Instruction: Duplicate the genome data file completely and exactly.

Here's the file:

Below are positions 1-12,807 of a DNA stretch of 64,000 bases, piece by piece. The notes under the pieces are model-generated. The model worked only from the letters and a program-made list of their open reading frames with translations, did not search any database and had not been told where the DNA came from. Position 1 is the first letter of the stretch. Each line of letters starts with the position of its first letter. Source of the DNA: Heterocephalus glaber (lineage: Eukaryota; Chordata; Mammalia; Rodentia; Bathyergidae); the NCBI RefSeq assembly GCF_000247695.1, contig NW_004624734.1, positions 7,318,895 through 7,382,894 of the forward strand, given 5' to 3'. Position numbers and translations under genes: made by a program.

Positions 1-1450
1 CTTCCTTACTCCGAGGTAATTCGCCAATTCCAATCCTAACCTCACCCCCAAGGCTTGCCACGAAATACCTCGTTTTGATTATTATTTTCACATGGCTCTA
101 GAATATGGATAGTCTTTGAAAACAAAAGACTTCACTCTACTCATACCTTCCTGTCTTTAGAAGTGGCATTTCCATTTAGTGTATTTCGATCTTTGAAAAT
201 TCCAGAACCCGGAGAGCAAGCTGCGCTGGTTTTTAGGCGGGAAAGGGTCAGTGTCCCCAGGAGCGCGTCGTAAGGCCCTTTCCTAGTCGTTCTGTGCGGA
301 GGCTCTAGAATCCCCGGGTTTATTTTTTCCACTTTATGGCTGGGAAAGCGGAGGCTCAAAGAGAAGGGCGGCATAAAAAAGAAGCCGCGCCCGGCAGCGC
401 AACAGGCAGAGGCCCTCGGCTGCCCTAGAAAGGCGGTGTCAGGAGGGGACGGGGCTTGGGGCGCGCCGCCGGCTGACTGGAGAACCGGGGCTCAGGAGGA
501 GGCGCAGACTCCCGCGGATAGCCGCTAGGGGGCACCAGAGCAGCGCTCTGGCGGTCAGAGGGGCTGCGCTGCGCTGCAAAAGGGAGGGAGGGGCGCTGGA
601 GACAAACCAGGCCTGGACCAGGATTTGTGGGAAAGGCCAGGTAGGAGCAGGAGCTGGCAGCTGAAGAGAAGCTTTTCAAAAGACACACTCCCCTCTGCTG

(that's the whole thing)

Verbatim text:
Below are positions 1-12,807 of a DNA stretch of 64,000 bases, piece by piece. The notes under the pieces are model-generated. The model worked only from the letters and a program-made list of their open reading frames with translations, did not search any database and had not been told where the DNA came from. Position 1 is the first letter of the stretch. Each line of letters starts with the position of its first letter. Source of the DNA: Heterocephalus glaber (lineage: Eukaryota; Chordata; Mammalia; Rodentia; Bathyergidae); the NCBI RefSeq assembly GCF_000247695.1, contig NW_004624734.1, positions 7,318,895 through 7,382,894 of the forward strand, given 5' to 3'. Position numbers and translations under genes: made by a program.

Positions 1-1450
1 CTTCCTTACTCCGAGGTAATTCGCCAATTCCAATCCTAACCTCACCCCCAAGGCTTGCCACGAAATACCTCGTTTTGATTATTATTTTCACATGGCTCTA
101 GAATATGGATAGTCTTTGAAAACAAAAGACTTCACTCTACTCATACCTTCCTGTCTTTAGAAGTGGCATTTCCATTTAGTGTATTTCGATCTTTGAAAAT
201 TCCAGAACCCGGAGAGCAAGCTGCGCTGGTTTTTAGGCGGGAAAGGGTCAGTGTCCCCAGGAGCGCGTCGTAAGGCCCTTTCCTAGTCGTTCTGTGCGGA
301 GGCTCTAGAATCCCCGGGTTTATTTTTTCCACTTTATGGCTGGGAAAGCGGAGGCTCAAAGAGAAGGGCGGCATAAAAAAGAAGCCGCGCCCGGCAGCGC
401 AACAGGCAGAGGCCCTCGGCTGCCCTAGAAAGGCGGTGTCAGGAGGGGACGGGGCTTGGGGCGCGCCGCCGGCTGACTGGAGAACCGGGGCTCAGGAGGA
501 GGCGCAGACTCCCGCGGATAGCCGCTAGGGGGCACCAGAGCAGCGCTCTGGCGGTCAGAGGGGCTGCGCTGCGCTGCAAAAGGGAGGGAGGGGCGCTGGA
601 GACAAACCAGGCCTGGACCAGGATTTGTGGGAAAGGCCAGGTAGGAGCAGGAGCTGGCAGCTGAAGAGAAGCTTTTCAAAAGACACACTCCCCTCTGCTG